Certified Copy: a copy of a document or record, signed and certified as a true copy by the public official who has custody of the original record (for example, the local clerk of courts or state department of vital statistics). The term "certified copy" sometimes is used interchangeably with "attested copy" (see above), even though these are two different things.
Certify: to authenticate or attest as being true or as represented.
Civil Action: a lawsuit or legal action between two or more parties.
Codicil: a document that modifies the terms of a will.
Coerce, Coercion: to make someone feel they must do something (such as sign a document) when they do not want to do so.
Commission: the action of each state’s appointing authority to appoint someone as a notary public. The certificate issued by the appointing authority in each state to announce that appointment.
Conveyance: a document affecting or changing the title/ownership of real property.
Copy Certification: the process in which the notary takes an affidavit from the document custodian stating that the document to which the affidavit is attached is a true and complete copy of a document that is neither a vital record (see below) or publicly recordable document (see Recordable Document below).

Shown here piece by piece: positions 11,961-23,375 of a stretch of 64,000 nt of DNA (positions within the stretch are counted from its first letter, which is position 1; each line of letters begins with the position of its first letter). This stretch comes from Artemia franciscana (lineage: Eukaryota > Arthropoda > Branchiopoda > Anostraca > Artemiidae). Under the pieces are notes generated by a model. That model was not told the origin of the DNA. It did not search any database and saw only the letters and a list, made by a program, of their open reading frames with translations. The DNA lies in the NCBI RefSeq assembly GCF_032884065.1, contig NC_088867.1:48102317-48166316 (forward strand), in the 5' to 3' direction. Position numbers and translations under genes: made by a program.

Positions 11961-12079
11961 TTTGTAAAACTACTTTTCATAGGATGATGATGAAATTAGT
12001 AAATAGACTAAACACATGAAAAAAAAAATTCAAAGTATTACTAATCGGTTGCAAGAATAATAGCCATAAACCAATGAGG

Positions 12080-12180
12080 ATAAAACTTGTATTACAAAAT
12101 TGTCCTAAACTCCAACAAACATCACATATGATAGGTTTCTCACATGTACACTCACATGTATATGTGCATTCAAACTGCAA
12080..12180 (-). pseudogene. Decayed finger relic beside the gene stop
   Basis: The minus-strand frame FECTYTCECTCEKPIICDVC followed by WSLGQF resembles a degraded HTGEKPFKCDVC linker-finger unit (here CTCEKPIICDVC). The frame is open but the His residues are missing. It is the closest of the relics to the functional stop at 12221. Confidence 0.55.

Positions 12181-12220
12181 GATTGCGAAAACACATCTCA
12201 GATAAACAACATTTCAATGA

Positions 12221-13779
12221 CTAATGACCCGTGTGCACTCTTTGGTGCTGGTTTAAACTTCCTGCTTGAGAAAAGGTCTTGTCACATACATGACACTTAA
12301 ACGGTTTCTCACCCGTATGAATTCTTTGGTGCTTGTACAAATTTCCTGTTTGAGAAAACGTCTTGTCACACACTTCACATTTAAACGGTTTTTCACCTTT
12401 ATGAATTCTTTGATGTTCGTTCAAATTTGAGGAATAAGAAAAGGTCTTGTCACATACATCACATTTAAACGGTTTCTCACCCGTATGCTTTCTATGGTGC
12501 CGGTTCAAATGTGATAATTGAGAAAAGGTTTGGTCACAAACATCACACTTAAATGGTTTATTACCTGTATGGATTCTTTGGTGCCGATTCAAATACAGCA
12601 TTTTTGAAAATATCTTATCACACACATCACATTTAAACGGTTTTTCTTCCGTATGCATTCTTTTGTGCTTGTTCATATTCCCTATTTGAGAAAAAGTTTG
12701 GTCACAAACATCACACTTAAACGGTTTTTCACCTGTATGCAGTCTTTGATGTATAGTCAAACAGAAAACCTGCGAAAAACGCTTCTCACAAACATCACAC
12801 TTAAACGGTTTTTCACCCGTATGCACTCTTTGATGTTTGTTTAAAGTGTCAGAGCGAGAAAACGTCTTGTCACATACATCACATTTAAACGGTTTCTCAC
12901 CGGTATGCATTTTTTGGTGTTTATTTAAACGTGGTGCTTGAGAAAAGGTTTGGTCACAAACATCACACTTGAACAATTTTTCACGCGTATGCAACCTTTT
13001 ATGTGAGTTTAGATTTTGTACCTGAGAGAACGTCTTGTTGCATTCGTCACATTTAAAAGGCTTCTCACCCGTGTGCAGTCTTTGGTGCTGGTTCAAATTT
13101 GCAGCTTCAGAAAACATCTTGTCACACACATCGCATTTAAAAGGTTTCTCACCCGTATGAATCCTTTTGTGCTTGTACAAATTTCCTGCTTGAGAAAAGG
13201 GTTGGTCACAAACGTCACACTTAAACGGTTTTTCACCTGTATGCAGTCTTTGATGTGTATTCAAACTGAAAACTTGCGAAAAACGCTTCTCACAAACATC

Credible Witness (allowed in many, but not all, states): Where allowed, a credible witness provides a way to positively identify a signer who lacks satisfactory identification documents. The credible witness must be able to truthfully swear an oath/affirmation that: he/she personally knows the signer; the signer has no other form of acceptable identification; such identification would be difficult or impossible for the signer to obtain; and the credible witness has no connection to the underlying transaction. If one credible witness is used, he/she must be personally known to both the notary and the signer. If two credible witnesses are used, they must personally know the signer and be able to present the notary with positive identification. (State statutes differ on allowing use or one or two credible witnesses – see State Information.)
Custodian of the Document: the person who has charge or custody of the document. In the case of making an attested photocopy, the “document’s custodian” is the person presenting the document, who may or may not be the document signer or a party named in the document.
Deed: a document by which a person conveys (transfers) real property.
    • Quitclaim Deed: a deed intended to pass any title, interest, or claim which the grantor may have in the real property, but not professing that such title is valid or containing any warranty for title.